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I wiped my Windows 8 thinking I could install Windows 7 x86 but I can't because the disk is GPT. I need to convert to MBR.

I'm trying to use GParted to convert to MBR but it seems GParted can only do the opposite. Can GParted be made to convert to MBR?

21

Since you mentioned GParted, try this:

  1. Launch GParted on the disk.
  2. If any partitions are mounted (as indicated by a lock or key icon), unmount them.
  3. Select Device->Create Partition Table.
  4. Click Apply.

The disk should now use MBR. You can also create partitions within GParted, if you like; however, the Windows installer can do this automatically if you prefer.

  • 1
    This only works if MBR happens to be the default partition table for the verson of gparted you're using... i don't think its the default in Ubuntu 14.04's gparted :o (GPT now i think?) – hanshenrik Nov 9 '15 at 7:46
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    MBR (GParted calls it "msdos") is the default in every version of GParted I've used, including the one in Ubuntu 14.04. You're right to point out that it might change (or even have changed) at some point, though. If so, the partition table type can be changed in the dialog box that appears after you perform step #3 in my procedure; simply change it in the "Select new partition table type" field. – Rod Smith Nov 9 '15 at 14:59
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If you have a Windows 7 Installation disk, you can enter Repair mode and use diskpart to accomplish this.

From Windows 7 DVD, click Repair your computer when you see this screen:

enter image description here

Then select Command Prompt in the Repair window:

enter image description here


Once you've entered the command prompt, type diskpart to enter the utility.

  1. Type select disk # replacing "#" with the drive number of the one you wish to format. To see a list of disks, type list disk.
  2. Type clean. This deletes all volumes from the drive.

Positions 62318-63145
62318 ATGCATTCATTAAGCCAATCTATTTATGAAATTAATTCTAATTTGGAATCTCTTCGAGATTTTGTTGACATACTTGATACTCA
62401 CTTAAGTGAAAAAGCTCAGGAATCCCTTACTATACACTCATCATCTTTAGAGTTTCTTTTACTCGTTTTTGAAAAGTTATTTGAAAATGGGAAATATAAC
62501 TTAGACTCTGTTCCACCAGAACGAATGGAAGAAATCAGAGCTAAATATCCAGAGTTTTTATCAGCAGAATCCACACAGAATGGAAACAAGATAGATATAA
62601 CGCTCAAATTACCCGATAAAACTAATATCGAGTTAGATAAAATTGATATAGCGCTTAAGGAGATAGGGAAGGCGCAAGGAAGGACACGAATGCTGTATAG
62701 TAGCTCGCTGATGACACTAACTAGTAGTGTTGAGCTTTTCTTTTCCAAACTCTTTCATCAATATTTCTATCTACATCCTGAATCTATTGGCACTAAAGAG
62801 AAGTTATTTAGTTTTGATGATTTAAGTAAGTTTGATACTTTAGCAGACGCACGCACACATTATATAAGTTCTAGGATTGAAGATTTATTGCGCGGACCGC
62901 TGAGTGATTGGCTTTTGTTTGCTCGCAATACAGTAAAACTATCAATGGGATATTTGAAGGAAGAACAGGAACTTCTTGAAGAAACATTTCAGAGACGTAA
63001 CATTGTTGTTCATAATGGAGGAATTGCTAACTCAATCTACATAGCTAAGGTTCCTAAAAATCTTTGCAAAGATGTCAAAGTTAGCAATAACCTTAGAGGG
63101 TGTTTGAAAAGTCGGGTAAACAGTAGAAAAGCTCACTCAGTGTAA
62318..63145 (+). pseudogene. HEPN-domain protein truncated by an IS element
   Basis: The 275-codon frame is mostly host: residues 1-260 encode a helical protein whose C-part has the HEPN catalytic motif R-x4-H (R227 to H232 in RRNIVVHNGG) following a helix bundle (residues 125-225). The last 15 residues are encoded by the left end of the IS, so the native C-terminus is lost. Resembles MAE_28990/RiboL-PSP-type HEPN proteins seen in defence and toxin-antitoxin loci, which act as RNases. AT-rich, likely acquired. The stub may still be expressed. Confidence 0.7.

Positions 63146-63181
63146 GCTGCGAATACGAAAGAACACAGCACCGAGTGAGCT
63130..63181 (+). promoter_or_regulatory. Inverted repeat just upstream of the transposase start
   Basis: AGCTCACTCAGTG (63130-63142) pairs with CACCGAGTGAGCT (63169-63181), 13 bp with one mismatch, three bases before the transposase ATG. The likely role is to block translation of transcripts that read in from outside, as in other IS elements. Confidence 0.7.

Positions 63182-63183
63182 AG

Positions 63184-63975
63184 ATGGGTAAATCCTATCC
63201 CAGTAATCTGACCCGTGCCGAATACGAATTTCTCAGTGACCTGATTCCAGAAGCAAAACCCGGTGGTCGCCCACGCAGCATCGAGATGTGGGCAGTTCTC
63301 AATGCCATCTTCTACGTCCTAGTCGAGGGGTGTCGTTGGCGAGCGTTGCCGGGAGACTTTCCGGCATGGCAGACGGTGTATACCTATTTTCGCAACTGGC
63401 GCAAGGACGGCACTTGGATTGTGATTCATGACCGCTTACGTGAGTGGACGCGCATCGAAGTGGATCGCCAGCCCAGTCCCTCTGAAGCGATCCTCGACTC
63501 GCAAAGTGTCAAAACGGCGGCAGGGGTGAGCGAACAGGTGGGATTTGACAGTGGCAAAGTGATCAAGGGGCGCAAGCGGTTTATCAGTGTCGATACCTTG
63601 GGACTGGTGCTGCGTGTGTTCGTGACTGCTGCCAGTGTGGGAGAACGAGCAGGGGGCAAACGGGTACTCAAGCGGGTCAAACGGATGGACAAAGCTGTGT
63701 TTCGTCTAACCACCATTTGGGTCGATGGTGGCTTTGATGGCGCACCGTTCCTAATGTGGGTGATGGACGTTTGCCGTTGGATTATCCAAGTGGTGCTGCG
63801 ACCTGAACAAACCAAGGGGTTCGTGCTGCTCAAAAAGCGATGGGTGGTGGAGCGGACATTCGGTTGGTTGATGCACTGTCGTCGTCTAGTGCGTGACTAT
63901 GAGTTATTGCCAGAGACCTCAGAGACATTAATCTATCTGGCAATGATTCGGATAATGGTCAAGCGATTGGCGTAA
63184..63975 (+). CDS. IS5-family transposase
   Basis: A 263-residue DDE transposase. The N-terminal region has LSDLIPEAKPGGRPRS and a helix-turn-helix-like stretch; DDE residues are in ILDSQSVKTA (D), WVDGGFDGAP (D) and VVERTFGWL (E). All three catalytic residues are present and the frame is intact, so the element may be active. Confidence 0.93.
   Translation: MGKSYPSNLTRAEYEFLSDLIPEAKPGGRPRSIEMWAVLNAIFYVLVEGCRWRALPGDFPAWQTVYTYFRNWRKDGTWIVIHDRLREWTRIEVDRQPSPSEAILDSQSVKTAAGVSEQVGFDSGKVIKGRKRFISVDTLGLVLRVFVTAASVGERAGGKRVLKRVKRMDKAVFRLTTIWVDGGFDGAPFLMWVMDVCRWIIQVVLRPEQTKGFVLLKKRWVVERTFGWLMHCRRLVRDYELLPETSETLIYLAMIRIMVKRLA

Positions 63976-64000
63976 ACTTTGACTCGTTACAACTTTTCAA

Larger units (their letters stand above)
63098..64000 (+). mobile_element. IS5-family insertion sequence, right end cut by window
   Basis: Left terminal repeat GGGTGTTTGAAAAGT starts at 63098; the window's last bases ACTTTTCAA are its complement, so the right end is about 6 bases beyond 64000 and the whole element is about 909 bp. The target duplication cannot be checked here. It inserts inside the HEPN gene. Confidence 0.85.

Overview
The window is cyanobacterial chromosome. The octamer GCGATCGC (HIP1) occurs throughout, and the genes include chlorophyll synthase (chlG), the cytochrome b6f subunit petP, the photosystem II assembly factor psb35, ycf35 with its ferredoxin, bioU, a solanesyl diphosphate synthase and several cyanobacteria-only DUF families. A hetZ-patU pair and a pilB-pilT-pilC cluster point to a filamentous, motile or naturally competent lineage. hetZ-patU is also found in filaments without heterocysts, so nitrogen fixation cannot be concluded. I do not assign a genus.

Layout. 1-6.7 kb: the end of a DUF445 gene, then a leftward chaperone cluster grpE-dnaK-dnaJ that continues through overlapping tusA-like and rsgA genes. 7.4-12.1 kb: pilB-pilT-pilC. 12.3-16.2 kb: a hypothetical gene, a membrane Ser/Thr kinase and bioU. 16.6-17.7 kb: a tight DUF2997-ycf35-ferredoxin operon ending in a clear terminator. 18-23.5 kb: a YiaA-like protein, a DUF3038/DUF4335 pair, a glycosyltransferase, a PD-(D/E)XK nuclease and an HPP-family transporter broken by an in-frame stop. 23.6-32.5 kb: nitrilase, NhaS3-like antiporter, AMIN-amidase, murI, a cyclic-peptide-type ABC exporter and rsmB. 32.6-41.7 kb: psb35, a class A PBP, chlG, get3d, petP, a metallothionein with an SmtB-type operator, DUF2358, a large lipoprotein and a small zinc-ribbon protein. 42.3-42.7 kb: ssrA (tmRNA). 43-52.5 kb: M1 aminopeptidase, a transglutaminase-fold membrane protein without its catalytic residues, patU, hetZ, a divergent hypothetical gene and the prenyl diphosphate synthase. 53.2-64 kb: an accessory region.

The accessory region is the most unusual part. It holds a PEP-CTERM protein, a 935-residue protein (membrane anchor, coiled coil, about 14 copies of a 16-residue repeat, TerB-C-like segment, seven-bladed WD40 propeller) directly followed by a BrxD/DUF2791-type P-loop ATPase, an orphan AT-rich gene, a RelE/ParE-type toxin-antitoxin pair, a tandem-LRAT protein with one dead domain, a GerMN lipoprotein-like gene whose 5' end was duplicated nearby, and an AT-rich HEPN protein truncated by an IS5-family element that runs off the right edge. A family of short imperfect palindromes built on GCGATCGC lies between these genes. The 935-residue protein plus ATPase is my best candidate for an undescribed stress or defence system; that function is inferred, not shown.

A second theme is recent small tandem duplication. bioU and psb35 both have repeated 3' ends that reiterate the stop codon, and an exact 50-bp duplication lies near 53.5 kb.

3. Type convert mbr to convert the disk to mbr.

Note: You can repeat this process and in step 3 replace with the command convert gpt to go back to GPT.


Sources: Change a GUID Partition Table Disk into a Master Boot Record Disk, Change a Master Boot Record Disk into a GUID Partition Table Disk

  • Thanks. Exciting news, but it said I need to use Windows 8 disc to repair; as soon as I click repair it said incompatible OS. – CppLearner Sep 8 '13 at 2:04
  • If that doesn't work you could use a partitioning tool like EaseUS Partiton Manager. It has a bootable version that supports conversion to and from GPT (it also has support for doing so without data loss). – Moses Sep 8 '13 at 2:10
  • I didn't try this method but it works. I believe your method will work so I will also upvote. – CppLearner Sep 8 '13 at 4:28
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    From @JasonErickson: You can clean the disk with diskpart by booting any windows Vista,7,8.x,2008.x,2012.x install media. When the welcome screen comes up press "Shift+F10" and it will bring up a command prompt window. Then type diskpart. Then follow the previous directions to clean the disk and convert to MBR. This is an alternate route to diskpart. – fixer1234 Jan 24 '15 at 18:44
  • If you can't see the "Command Prompt" option, press [shift]+[F10] to enter CMD – mjb Jan 27 at 9:49
1

For those of who who find this on a desperate google trawl like myself.

Inside the windows 7 installer, you can launch command prompt with CMD F10, then follow the previous post's advise with regards to diskpart...

Once you've entered the command prompt, type diskpart to enter the utility.

Type select disk # replacing "#" with the drive number of the one you wish to format. To see a list of disks, type list disk. Type clean. This deletes all volumes from the drive. Type convert mbr to convert the disk to mbr. Note: You can repeat this process and in step 3 replace with the command convert gpt to go back to GPT.

-1

You can clean the disk with diskpart by booting any windows Vista,7,8.x,2008.x,2012.x install media. When the welcome screen comes up press "Shift+F10" and it will bring up a command prompt window. Then type diskpart. Then follow the previous directions to clean the disk and convert to MBR.

  • This is a repeat of the @Moses answer. It just gives an alternate route to access diskpart. That minor variation should just be noted as a comment on the other answer, which you need a little more rep for. I've moved the information there so it isn't lost if your answer gets deleted. This answer would be considered low quality because it doesn't add something significant to what has already been posted, so people could downvote it. You might want to delete it so any downvotes don't eat into your rep. – fixer1234 Jan 24 '15 at 18:47

protected by bwDraco Aug 3 '15 at 20:33

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